B.A.S.I.C. NEWSLETTER #228
We do not need archaeological finds to prove to us that the Bible is true in what it says. It is interesting though that whenever something is dug up by archaeological digs, the Bible is seen to be true in what it says. This will always be the case.
The following are taken from many examples in a chart by Rose Publishing.
- “The Flood – In the Sumerian King List found in ruins of Mesopotamia it is said,”After the flood had swept over the earth and when kingship was lowered again from heaven…” This is not the only place outside the Bible’s Gen. 7-8 where the flood is mentioned. For instance in the Gilgamesh Epic (the saga of an ancient Babylonian king, Gilgamesh) a flood story is found on Tablet 11.
- The Hittites – Although the Hittites are mentioned often in the Old Testament, almost nothing was known about them until modern times. The ancient Hittite’s large capital city has been recovered about 90 miles east of Ankara, Turkey. Their rule extended to Syria and Lebanon.
- Jericho – Jericho is mentioned more than 50 times in the Old Testament. In Joshua 6 it is mentioned as conquered by the Israelites on their entry to the promised land. The earliest ruins of Jericho date back a long ways. Archaeology has shown where the city once stood and that it guarded the key spot for entering the Promised Land.
- Pool of Gibeon – 2 Sam. 2:13 and Jer. 41:12 speak of a great water pool at Gibeon. In 1956 excavations found it largely intact six miles north of Jerusalem dating back to 1000 BC.
- King David’s Jerusalem – According to 2 Sam. and 1 Chron. King David conquered Jerusalem and made it the capital of Israel. Virtually nothing apart from the Bible was know about the city of that time until excavations were done between 1976-1985.
- The House of David – In 1993-1994 excavations were done at the Old Testament site of the city of Dan where three pieces of an inscribed stone were found referring to David. This inscription was the first reference to King David found outside of the Bible.
- Scripture Passage found in silver amulets – In 1979 while excavating 6th century tombs in Jerusalem two small silver amulets(under two inches long). They date to Jehoakin’s reign in Judah (2 Chron. 36) and going back to 600 BC are the oldest examples of a Scripture passage yet found.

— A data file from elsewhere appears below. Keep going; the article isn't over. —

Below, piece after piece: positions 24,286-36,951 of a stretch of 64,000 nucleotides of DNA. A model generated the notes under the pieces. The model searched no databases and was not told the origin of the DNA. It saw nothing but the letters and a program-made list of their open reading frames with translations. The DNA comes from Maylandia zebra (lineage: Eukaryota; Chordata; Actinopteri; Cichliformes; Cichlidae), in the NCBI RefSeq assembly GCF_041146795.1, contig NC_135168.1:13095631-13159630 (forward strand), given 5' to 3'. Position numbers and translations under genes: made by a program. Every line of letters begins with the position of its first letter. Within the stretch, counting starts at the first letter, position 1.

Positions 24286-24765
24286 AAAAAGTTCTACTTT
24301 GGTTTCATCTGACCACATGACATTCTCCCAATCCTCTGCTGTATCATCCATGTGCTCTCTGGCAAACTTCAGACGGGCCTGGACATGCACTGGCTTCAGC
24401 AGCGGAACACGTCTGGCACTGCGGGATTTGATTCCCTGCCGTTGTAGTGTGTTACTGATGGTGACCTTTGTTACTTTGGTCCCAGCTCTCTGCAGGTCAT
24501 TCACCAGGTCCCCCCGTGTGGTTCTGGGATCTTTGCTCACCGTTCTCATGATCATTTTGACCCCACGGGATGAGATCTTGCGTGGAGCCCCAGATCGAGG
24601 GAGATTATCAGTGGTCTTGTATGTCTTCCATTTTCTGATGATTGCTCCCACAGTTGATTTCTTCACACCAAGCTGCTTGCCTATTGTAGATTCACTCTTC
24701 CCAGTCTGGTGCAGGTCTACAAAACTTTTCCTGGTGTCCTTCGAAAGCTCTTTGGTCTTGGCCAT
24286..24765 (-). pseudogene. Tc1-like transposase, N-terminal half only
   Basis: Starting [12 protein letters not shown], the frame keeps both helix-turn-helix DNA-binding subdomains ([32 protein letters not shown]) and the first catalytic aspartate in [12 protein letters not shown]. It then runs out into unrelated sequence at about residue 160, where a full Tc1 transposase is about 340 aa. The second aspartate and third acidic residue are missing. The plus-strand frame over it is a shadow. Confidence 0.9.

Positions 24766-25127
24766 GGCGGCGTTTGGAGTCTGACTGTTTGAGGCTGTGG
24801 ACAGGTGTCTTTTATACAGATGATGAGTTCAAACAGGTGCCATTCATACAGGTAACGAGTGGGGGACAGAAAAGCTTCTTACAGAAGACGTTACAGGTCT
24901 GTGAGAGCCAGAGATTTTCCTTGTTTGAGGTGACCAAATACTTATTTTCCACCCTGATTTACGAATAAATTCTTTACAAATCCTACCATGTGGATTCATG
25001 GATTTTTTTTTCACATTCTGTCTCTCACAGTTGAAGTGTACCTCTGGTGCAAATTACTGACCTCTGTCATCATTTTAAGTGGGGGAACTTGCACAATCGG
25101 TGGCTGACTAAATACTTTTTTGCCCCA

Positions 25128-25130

- The Dead Sea Scrolls – A lot of people have heard of these, the first of which was excavated in 1947. These are hundreds of Scrolls and scraps that date between 300 BC and 70 AD. They show how accurate were the copies made of the Old Testament. And only minor differences were found when compared to the oldest Masoretic text, which is what our translations of the Old Testament are based on”.
Next look at Dan. 5:1 where it is recorded that King Belshazzar made a great feast. One commentator has written the following: ” A few decades ago the historicity of Belshazzar was in doubt. Secular history seemed to give no confirmation of his actual existence. But in light of cuneiform records more recently discovered, it has been admitted by all that he was a real person who was viceroy to his father Nabonidus.” When Daniel refers to Nebuchadnezzar as his father it is an honorary title, as when we say father Abraham. It is also possible that Nebuchadnezzar was Belshazzar’s grandfather on his mother’s side.
Darius the Mede has been identified as Gubaru, whom Cryus appointed as Governor of Babylonia. One man may easily have more than one name or title. Think also of Ahasuerus (486-465 BC), the husband of Esther. His Greek name was Xerxes by which secular history knows him.
As time passes and the shovels unearth more that is hidden by the sands of time we will see even more of the Bible supported. Today
Pastor Ude will be working with our brothers in Nigeria, Togo and Ghana and we pray God’s blessings on their studies and deliberations.